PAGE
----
Confused about syntax in exercise 5 'Who's In The Bracket'


#1



https://www.codecademy.com/courses/objects-ii/0/5?curriculum_id=506324b3a7dffd00020bf661

I've been able to get through this exercise having red a few examples on these boards, and despite seemingly not being the hardest exercise on the course I am a bit (a lot) confused by some of the logic here...

Namely using 'console.log(james[aProperty]);' to print the job value 'programmer'.

What is it that ties james and aProperty (other than 'aProperty' holding the same value as 'job') that allows it to be called in this way? In the code, aProperty is not directly related to 'james' in a way that would seen to make this logical - to my limited comprehension at least! console.log(aProperty) would make more sense in my mind, even though this obviously doesn't work.

Also why no inverted commas for aProperty in this console log command (between the square brackets) when you would use them for console.log(james["job"]); (which prints the same result, 'programmer').

And finally... why the inverted commas for 'job' on this line:

var aProperty = "job";

Is it just because it holds a string value, or would it be written like this even if it was a boolean value?

Many thanks for any input on this, and apologies if its all very simple/obvious!


var james = {
    job: "programmer",
    married: false
};

// set to the first property name of "james"
var aProperty = "job";

// print the value of the first property of "james" 
// using the variable "aProperty"
console.log(james[aProperty]);


#2

aProperty has the value, "job", a key name string, not the value, james.job. a value string. That's why,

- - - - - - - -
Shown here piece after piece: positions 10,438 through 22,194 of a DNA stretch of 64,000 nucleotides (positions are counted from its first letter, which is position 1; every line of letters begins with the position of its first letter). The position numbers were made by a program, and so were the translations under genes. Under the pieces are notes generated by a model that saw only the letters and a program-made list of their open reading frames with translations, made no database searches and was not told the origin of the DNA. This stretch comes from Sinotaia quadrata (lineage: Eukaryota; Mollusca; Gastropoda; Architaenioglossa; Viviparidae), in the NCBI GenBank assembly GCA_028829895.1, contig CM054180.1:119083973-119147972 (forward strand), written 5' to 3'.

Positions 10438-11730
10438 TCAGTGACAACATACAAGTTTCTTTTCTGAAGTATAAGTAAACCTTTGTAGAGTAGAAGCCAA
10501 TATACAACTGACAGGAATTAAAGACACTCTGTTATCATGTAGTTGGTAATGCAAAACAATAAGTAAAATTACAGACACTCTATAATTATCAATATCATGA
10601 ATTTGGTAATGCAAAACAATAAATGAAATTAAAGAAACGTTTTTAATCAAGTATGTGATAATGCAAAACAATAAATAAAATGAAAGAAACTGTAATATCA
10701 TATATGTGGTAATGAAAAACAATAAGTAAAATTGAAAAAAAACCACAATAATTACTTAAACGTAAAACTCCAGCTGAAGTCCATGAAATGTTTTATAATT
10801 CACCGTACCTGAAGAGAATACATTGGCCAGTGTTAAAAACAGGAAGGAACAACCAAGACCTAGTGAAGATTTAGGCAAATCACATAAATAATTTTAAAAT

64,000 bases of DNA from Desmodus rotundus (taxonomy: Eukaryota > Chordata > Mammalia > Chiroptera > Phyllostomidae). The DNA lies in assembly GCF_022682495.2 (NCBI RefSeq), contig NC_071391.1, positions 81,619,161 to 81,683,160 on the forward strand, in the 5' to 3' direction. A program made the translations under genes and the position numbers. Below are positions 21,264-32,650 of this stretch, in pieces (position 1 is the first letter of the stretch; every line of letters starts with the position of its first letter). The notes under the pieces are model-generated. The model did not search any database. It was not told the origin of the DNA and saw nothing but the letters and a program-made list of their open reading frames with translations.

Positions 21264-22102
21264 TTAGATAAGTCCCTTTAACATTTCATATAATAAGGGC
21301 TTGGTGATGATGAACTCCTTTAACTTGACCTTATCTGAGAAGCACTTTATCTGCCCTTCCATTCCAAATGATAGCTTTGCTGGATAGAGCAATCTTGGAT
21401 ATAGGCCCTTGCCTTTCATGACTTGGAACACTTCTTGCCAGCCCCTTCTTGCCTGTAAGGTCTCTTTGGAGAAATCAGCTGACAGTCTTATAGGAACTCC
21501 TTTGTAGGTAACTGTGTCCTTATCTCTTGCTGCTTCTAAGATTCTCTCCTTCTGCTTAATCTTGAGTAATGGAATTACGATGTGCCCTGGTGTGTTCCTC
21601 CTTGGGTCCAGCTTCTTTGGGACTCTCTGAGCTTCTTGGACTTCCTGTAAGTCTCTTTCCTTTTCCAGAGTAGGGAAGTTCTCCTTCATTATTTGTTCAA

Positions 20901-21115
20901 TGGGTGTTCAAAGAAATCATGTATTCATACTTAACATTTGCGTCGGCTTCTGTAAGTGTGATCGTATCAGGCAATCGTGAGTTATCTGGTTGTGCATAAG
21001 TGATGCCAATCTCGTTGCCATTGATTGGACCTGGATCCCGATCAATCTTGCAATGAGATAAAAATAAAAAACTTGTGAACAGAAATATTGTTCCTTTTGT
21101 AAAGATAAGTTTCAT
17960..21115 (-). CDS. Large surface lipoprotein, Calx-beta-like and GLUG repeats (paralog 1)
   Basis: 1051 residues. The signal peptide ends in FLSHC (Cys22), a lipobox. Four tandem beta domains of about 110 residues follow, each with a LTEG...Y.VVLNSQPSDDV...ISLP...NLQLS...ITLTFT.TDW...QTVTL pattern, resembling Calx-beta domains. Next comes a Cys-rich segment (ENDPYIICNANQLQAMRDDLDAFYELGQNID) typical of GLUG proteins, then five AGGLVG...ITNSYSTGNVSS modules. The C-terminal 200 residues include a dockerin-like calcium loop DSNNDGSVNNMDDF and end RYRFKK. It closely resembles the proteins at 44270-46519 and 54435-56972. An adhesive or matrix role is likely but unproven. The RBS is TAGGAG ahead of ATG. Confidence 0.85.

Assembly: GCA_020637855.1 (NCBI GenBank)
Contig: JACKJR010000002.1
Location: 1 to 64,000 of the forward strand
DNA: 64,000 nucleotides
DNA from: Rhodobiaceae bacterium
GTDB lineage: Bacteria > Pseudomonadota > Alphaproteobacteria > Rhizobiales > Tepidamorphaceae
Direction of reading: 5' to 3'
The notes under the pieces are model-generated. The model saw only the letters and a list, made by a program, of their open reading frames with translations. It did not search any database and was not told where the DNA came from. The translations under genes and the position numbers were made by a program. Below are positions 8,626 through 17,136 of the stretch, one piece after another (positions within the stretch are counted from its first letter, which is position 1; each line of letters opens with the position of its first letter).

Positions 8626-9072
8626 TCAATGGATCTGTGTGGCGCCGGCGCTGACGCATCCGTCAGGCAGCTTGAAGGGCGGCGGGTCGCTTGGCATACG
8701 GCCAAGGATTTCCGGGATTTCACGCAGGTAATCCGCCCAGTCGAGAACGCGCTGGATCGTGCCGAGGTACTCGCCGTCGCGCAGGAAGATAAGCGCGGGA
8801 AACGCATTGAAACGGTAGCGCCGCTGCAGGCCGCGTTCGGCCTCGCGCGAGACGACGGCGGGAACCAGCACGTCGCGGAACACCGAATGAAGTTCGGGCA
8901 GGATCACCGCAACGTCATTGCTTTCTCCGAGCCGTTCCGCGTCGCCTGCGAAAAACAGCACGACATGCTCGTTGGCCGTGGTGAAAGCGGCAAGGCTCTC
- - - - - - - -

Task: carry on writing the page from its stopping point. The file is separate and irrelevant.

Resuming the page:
console.log(james[aProperty]);

prints, programmer. Key names are strings, and when we access them using bracket notation, we write them as strings.

console.log(james['job']);    // programmer

Since the value of aProperty is a string that matches a key name, it is treated as that key name.

This is more obvious when we write a for-in statement which has a dynamic variable...

for (var key in object) {
    console.log( key + ": "+ object[key]);
}

In the above, key is the dynamic variable that takes each key name, in turn as it iterates object.


#3

Ok, many thanks for this explanation.

I think I need to do a little research on the differences between key name and value strings and dynamic variables as these seem to be the blindspots for me here.

What then would happen to aProperty if there was another object, say:

var will = {
job: "footballer",
married: true
};


#4

will[aProperty] will be footballer.

key-value pair

 { "job"   : "footballer" }
//key name : value object

Keys are always strings. We leave the quotes off any that do not contain white space of invalid characters. We can write key names in our literal, if we wish. It's perfectly valid.

Values may be any object, but in thie case the value is a string object. That's why I called it the value string. Don't let this confuse you.

A dynamic variable is one that takes multiple values in a dynamic construct, such as a loop. The variable is given its values by JavaScript, not our code. The loop iterates over all the properties of the object, and the parser loads the variable with key it is pointing to. Again, don't labor over this. Concentrate on the syntax of bracket notation.

object['property']  => a definite key

object[aProperty] => a variable representation of a key

for (var key in object) {}
          |
           => a dynamic key variable